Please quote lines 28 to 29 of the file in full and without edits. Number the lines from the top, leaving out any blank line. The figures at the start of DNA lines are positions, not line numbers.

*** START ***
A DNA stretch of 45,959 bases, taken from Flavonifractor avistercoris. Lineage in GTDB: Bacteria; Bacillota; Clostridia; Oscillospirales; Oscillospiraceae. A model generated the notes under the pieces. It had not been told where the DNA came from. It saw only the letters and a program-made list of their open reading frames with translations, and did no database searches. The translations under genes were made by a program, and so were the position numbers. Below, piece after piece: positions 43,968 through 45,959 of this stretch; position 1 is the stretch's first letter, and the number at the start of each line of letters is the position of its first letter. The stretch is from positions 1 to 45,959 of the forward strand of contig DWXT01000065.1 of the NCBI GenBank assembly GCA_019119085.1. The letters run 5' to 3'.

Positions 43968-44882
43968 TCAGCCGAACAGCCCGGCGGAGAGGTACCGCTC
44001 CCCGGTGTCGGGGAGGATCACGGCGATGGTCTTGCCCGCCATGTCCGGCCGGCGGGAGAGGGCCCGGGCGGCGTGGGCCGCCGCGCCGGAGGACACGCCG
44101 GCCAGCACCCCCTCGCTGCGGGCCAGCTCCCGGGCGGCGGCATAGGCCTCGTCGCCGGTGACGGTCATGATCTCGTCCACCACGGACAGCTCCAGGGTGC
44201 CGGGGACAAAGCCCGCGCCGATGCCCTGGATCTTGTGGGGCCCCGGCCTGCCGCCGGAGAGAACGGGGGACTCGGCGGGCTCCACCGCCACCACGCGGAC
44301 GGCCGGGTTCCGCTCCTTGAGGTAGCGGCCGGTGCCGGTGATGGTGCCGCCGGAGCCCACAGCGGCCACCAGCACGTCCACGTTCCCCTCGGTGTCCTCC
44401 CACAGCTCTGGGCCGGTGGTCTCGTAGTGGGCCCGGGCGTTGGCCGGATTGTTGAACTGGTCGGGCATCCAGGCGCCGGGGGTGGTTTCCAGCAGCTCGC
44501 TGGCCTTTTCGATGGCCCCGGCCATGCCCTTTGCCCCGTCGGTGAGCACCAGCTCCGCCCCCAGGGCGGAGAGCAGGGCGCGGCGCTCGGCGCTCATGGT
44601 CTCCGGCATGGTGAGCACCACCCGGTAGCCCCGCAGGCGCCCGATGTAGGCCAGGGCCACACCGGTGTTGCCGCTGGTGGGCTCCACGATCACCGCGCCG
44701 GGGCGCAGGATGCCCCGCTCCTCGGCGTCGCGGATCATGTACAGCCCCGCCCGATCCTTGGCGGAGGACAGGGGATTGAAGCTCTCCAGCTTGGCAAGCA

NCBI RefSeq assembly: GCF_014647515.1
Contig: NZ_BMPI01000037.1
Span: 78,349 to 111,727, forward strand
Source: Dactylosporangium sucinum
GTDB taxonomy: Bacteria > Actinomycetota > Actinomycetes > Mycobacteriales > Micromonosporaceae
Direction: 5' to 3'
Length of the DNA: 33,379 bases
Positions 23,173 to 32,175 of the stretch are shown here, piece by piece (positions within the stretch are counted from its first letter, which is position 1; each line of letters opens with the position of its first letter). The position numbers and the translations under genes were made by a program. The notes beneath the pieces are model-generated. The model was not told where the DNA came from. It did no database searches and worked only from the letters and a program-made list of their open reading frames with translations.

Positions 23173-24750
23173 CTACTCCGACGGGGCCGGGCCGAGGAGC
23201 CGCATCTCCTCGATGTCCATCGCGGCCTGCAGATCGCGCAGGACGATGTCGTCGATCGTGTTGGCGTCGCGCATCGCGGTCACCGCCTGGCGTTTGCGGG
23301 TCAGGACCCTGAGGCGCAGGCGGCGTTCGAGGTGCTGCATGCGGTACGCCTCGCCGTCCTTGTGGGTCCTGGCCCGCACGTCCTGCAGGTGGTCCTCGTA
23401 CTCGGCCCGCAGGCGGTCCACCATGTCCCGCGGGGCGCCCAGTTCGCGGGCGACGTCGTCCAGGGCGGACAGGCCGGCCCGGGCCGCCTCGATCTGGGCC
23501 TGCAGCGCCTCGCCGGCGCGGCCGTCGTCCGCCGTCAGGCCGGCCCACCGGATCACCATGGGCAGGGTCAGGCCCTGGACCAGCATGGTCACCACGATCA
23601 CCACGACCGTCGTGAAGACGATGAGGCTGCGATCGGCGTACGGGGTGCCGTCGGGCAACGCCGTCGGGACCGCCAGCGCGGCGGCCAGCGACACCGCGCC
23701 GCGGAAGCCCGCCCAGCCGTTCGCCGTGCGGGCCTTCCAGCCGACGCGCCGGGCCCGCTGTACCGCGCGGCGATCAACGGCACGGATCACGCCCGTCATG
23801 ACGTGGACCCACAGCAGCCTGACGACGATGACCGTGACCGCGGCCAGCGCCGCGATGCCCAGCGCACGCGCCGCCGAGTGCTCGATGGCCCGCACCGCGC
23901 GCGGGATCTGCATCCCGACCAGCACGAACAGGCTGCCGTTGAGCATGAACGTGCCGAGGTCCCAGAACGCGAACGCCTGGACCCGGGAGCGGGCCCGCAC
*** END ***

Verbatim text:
23801 ACGTGGACCCACAGCAGCCTGACGACGATGACCGTGACCGCGGCCAGCGCCGCGATGCCCAGCGCACGCGCCGCCGAGTGCTCGATGGCCCGCACCGCGC
23901 GCGGGATCTGCATCCCGACCAGCACGAACAGGCTGCCGTTGAGCATGAACGTGCCGAGGTCCCAGAACGCGAACGCCTGGACCCGGGAGCGGGCCCGCAC